Derived from the work of Danica Seleskovitch [1] the Integrated Model of Interpreting (IMI), previously known as the Colonomos Model, was developed by Betty Colonomos in the early 1980’s. Colonomos was first introduced to the work of Seleskovitch while teaching interpreting at Gallaudet University (then Gallaudet College) in 1979. Through her teachings she realized that Seleskovitch’s work, focused on spoken language interpreters, was also applicable to the work of sign language interpreters. Colonomos recognized the need to expand on Seleskovitch’s work as the differences between spoken language interpreters, who are in large part native bilinguals working into dominant languages, and signed language interpreters was stark. Colonomos’ goal was to frame the process sign language interpreters experience explicitly while outlining the factors that influence the work [2]. The IMI focuses on the cognitive processes and decision making an interpreter experiences while interpreting.

“[IMI] . . . holds as its core the belief that interpreting is a cognitive task comprised of countless decisions that are affected by factors within and outside of the interpreter. The IMI makes possible and encourages the unpacking of these decisions to understand why interpreters say/sign what they do or don’t. The emphasis is on the process, the “why” of what happened, rather than the “what.” IMI practitioners understand that the key to improving interpreting skills is examining decisions and decision-making. [3]”

While the model does take into account the external factors (i.e. environment, context, and setting specific norms) that influence the internal decision making within the interpreting process, the crux of the model focuses on the intangible and most challenging portion of the interpreting task:. The interpreters mind.

IMI practitioners have the understanding that the product of their work is based on the decisions made via their process. When striving for message equivalence each interpreter’s process is fundamentally the same. The IMI gives us the tools and clarity to parse out the sequence of such decisions, why they are decision points in the interpreting process and ways to have shared language about the work we do.

Since the inception of IMI, the model has been revised and refined by Colonomos via her experience teaching the model to thousands of interpreters across the country. Colonomos’ pedagogy of the inner workings of IMI are based on the philosophy and theories of learning from Lev Vygotsky [4].

The primary ways of exposure to the model is via a series of trainings developed by Colonomos, Foundations of Interpreting [7]. This series is comprised of eight modules where participants are first introduced to the model by ways of text analyses and identifying patterns in the product (the interpretation) to infer process. From this introduction participants continue to delve deeper into the understanding of the model, their decisions and ways in which we, as interpreters, talk and identify the why behind the what. The discussion and discovery amongst participants is key to the Vygotskian idea of Self-Regulation (independent problem solving). We are often able to infer process (executive functioning) via discussions of tangible product (interpretations).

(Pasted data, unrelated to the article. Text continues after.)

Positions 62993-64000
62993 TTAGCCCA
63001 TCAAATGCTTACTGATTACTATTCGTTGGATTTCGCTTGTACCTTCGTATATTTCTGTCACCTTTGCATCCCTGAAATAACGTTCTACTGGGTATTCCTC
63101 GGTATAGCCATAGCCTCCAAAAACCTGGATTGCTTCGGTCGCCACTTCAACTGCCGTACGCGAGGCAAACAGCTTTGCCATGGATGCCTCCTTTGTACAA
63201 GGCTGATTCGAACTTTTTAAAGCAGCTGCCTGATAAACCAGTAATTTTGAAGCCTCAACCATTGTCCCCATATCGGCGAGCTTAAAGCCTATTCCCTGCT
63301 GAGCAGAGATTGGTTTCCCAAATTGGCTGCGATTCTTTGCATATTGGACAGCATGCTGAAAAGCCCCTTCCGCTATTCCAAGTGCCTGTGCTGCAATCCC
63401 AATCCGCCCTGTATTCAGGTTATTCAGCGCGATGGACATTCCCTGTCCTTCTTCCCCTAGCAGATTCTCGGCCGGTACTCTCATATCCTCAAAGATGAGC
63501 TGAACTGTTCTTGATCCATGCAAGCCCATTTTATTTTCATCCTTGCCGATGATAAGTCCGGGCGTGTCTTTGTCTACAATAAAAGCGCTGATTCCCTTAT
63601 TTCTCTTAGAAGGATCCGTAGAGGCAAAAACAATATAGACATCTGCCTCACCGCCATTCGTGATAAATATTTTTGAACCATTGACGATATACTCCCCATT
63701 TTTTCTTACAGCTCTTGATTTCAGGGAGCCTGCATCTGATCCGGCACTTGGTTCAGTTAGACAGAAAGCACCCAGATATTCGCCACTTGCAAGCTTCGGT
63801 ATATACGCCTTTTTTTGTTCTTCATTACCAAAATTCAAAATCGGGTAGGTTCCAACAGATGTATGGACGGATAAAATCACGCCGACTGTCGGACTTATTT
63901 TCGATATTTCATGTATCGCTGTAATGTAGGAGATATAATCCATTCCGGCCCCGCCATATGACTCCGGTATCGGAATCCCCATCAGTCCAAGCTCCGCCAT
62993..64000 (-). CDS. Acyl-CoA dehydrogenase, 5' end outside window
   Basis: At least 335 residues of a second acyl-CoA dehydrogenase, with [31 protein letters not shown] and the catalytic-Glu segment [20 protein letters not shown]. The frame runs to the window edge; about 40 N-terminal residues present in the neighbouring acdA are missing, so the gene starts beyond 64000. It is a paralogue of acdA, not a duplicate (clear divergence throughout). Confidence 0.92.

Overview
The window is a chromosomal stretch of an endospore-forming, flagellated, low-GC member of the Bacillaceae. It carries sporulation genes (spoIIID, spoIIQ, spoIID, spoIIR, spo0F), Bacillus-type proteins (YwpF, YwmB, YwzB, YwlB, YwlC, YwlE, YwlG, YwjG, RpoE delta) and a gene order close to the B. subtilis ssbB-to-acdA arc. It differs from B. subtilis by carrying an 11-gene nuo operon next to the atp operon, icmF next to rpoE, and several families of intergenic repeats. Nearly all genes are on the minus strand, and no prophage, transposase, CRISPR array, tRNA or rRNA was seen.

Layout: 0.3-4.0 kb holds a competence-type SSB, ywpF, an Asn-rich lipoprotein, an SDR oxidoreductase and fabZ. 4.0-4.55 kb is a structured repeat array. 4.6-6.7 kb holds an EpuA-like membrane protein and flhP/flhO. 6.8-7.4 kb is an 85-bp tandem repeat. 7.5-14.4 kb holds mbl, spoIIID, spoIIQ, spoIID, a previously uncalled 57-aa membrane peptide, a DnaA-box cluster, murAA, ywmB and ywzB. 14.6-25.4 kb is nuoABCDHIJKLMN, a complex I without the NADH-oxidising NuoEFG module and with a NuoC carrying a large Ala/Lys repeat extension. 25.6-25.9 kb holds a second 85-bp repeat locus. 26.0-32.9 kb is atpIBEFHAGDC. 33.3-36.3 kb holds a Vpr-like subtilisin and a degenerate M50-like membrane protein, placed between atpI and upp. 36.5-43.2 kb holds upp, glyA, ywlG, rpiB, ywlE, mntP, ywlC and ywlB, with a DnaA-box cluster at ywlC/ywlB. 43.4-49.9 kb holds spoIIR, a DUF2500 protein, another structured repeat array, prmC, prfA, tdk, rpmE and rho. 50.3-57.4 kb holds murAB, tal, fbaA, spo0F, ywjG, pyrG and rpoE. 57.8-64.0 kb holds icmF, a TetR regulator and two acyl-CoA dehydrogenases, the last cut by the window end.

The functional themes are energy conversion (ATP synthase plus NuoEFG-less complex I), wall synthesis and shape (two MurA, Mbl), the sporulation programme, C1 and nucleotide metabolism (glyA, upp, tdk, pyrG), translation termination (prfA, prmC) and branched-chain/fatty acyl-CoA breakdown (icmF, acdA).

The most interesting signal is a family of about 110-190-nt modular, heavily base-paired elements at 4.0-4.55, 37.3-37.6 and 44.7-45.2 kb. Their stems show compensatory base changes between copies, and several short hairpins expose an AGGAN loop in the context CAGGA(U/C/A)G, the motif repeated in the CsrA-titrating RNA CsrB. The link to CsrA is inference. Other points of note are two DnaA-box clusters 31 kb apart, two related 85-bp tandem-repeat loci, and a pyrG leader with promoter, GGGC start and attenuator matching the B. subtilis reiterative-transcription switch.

These participant driven dialogues, once framed and modeled by Colonomos throughout the Foundations modules, are critical to the learner’s understanding and future application of the IMI.

“The approach used is grounded in Lev S. Vygotsky’s theories about learning that does not identify interpreters by their ‘level of skill’, but by the degree of cognitive control of specific tasks. Thus, each person (student, novice, certified, and highly competent) may be self-regulated in some cognitive tasks and be object-regulated in others. [2]”

“Vygotsky views learning from a socio-cultural context where the learner is embedded and engaged with others. The learner moves through stages of not knowing how to solve a problem on their own, to interaction with another in a reflective dialogue, and, finally, to independent problem solving [3].”

A full explanation of the philosophies from Vygotsky and the pedagogy used by Colonomos are limited due to the confines of this writing. If interested, we recommend that you further your studies of this learning based theory via the resources we have cited here and by attending Foundations.

Works Cited

[1] Seleskovitch, D (1978). Interpreting for International Conferences. Penn and Booth, Washington, DC

[2] Colonomos, B. (2016) The Integrated Model of Interpreting: Theory and Methodology (In preparation), Unpublished manuscript.

[3] Colonomos, B., & Moccia, L. (2013). Process Mediation as Mentoring. Mentorship in Sign Language Interpreting (pp. 85-93). Alexandria, VA: RID.

[4] L. S. Vygotsky (Author), Michael Cole (Editor), Vera John-Steiner (Editor), Sylvia Scribner (Editor), Ellen Souberman (Editor). (1978). Mind in Society: The Development of Higher Psychological Processes. Cambridge, Mass: Harvard University Press; 14th edition

[7] Colonomos, B. “Foundations of Interpreting.” 2016. Web. 27 November 2016.

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The Deaf Foundations of Interpreting Seminar Series is offered for Deaf Interpreters. This specialized series is for Deaf Interpreters only.

Donations from the larger interpreting community and elsewhere help to defray the cost of providing these seminars to our Deaf Interpreter colleagues.

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Foundations of Interpreting

The Foundations of Interpreting Seminar Series provides insights into The Integrated Model of Interpreting and the processes we engage in while interpreting. More information on the series as well as a schedule of current seminars being offered: click here.

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